States Would Sue to Kill City Internet Service

Mark Lennihan/AP File Photo

A group representing state legislatures is threatening to sue to protect restrictions on city-run Internet networks, claiming the projects often waste taxpayer money.

The National Conference of State Legislatures sent a letter Tuesday to the Federal Communications Commission, saying it would file a constitutional challenge against any federal action to preempt state laws limiting municipal broadband.

"Aside from the constitutional challenges, such an attempt disregards the countless hours of deliberation and votes cast by locally elected lawmakers across the country and supplants it with the impulses of a five-member appointed body in Washington, D.C.," the group wrote.

FCC Chairman Tom Wheeler has said he may strike down state laws that restrict the ability of cities to build their own Internet networks. Such laws stifle competition and often leave consumers with slower Internet access, Wheeler claims.

In a blog post last month, Wheeler argued that local governments "shouldn't be stopped by state laws promoted by cable and telephone companies that don't want that competition."

Telecom and cable companies have been lobbying for the state restrictions around the country, arguing that it's not fair for them to compete with government-owned Internet providers. The companies claim the city projects discourage private investment and are often expensive failures.

In the letter to the FCC, the state legislative group said it shares Wheeler's "aspiration that every American have access to broadband," but that it was reasonable for 21 states to enact laws to prevent wasteful projects.

The group urged Wheeler to "heed the principles of federalism" and cautioned him of "the numerous decisions by the United States Supreme Court with regard to the relationship between the state and its political subdivisions."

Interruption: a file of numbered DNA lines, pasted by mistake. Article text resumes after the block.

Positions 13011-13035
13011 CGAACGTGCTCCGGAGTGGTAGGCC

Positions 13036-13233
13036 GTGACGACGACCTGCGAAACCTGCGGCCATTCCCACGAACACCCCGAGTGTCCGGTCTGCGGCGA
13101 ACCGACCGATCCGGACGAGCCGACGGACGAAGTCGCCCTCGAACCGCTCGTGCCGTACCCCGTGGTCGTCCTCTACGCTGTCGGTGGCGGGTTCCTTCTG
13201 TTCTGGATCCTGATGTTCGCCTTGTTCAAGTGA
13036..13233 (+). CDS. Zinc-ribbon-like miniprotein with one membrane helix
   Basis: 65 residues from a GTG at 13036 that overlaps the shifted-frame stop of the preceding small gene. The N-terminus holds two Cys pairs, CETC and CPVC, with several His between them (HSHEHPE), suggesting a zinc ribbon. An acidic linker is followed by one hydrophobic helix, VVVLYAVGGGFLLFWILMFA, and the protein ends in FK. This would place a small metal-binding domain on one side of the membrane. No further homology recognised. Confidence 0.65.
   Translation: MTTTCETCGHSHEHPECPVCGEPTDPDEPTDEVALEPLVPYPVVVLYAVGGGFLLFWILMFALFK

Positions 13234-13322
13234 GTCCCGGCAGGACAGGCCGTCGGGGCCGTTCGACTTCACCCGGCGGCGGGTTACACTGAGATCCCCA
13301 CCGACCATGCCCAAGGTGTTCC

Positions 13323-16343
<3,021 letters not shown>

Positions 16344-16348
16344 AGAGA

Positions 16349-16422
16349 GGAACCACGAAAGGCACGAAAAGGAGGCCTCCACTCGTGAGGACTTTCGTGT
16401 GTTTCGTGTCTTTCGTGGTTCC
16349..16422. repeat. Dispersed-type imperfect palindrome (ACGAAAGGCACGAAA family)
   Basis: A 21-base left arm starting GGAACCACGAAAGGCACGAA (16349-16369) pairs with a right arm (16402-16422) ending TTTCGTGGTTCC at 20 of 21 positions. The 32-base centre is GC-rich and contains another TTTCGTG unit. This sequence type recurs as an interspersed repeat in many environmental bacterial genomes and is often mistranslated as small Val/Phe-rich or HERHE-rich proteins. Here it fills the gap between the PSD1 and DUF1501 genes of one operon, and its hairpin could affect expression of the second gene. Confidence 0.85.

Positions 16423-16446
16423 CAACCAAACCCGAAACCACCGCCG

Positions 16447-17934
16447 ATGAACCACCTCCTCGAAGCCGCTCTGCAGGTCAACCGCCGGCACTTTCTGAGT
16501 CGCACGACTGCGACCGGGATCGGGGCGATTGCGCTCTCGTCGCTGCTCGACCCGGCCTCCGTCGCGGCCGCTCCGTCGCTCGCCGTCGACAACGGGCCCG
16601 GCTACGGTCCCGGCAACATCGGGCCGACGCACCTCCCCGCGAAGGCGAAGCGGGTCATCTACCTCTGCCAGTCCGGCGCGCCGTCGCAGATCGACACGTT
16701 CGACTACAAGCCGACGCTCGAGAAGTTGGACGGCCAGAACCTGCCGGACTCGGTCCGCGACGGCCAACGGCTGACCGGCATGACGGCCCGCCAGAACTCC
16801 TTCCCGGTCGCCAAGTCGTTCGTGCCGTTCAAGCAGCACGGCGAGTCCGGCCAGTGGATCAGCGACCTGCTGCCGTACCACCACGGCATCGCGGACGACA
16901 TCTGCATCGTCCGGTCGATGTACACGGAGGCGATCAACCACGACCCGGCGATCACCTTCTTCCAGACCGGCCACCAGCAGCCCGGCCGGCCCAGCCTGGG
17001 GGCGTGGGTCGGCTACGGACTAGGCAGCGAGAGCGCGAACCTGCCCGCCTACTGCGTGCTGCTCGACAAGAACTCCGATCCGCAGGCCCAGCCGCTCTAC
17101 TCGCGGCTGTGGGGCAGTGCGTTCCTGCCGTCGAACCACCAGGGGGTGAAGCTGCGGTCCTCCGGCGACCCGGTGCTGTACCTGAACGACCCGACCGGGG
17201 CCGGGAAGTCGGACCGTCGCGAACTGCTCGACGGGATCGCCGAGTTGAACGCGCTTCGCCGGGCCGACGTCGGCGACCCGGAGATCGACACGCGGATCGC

If the FCC tries to strike down a state law, it would likely point to Section 706 of the Telecommunications Act, which gives the agency the authority to promote the deployment of broadband. State laws that restrict municipal broadband could be in violation of that provision, according to the FCC.

House Republicans approved an amendment to an appropriations bill last week to bar the FCC from preempting state broadband laws. The provision, however, is unlikely to pass the Senate.

NEWSLETTER

Get daily news from Route Fifty

Top stories on how innovation is driving smarter government across the country.

FROM OUR SPONSORS
JOIN THE DISCUSSION
Close [ x ] More from GovExec
 
 

Thank you for subscribing to newsletters from GovExec.com.
We think these reports might interest you:

  • Forecasting Cloud's Future

    Conversations with Federal, State, and Local Technology Leaders on Cloud-Driven Digital Transformation

    Download
  • The Big Data Campaign Trail

    With everyone so focused on security following recent breaches at federal, state and local government and education institutions, there has been little emphasis on the need for better operations. This report breaks down some of the biggest operational challenges in IT management and provides insight into how agencies and leaders can successfully solve some of the biggest lingering government IT issues.

    Download
  • Communicating Innovation in Federal Government

    Federal Government spending on ‘obsolete technology’ continues to increase. Supporting the twin pillars of improved digital service delivery for citizens on the one hand, and the increasingly optimized and flexible working practices for federal employees on the other, are neither easy nor inexpensive tasks. This whitepaper explores how federal agencies can leverage the value of existing agency technology assets while offering IT leaders the ability to implement the kind of employee productivity, citizen service improvements and security demanded by federal oversight.

    Download
  • IT Transformation Trends: Flash Storage as a Strategic IT Asset

    MIT Technology Review: Flash Storage As a Strategic IT Asset For the first time in decades, IT leaders now consider all-flash storage as a strategic IT asset. IT has become a new operating model that enables self-service with high performance, density and resiliency. It also offers the self-service agility of the public cloud combined with the security, performance, and cost-effectiveness of a private cloud. Download this MIT Technology Review paper to learn more about how all-flash storage is transforming the data center.

    Download
  • Ongoing Efforts in Veterans Health Care Modernization

    This report discusses the current state of veterans health care

    Download

When you download a report, your information may be shared with the underwriters of that document.